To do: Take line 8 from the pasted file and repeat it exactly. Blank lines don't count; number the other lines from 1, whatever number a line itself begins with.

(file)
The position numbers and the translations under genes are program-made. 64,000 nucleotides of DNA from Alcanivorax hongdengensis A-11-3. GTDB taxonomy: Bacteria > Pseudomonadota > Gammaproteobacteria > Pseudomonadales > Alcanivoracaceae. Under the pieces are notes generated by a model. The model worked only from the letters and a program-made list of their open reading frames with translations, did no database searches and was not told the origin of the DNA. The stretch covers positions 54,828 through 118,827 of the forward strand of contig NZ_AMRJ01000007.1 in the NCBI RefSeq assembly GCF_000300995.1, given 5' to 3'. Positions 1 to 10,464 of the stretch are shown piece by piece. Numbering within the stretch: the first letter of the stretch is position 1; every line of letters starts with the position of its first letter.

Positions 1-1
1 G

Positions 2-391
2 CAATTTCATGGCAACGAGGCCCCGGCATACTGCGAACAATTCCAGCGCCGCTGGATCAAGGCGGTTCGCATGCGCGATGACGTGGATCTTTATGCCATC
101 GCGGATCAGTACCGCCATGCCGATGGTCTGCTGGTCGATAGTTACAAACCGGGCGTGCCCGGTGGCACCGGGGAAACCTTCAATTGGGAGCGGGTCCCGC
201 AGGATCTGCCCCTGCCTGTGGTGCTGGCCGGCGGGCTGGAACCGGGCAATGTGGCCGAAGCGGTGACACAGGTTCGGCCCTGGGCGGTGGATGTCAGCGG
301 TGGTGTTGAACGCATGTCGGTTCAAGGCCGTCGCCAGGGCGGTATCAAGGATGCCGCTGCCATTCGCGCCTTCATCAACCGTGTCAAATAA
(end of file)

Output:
301 TGGTGTTGAACGCATGTCGGTTCAAGGCCGTCGCCAGGGCGGTATCAAGGATGCCGCTGCCATTCGCGCCTTCATCAACCGTGTCAAATAA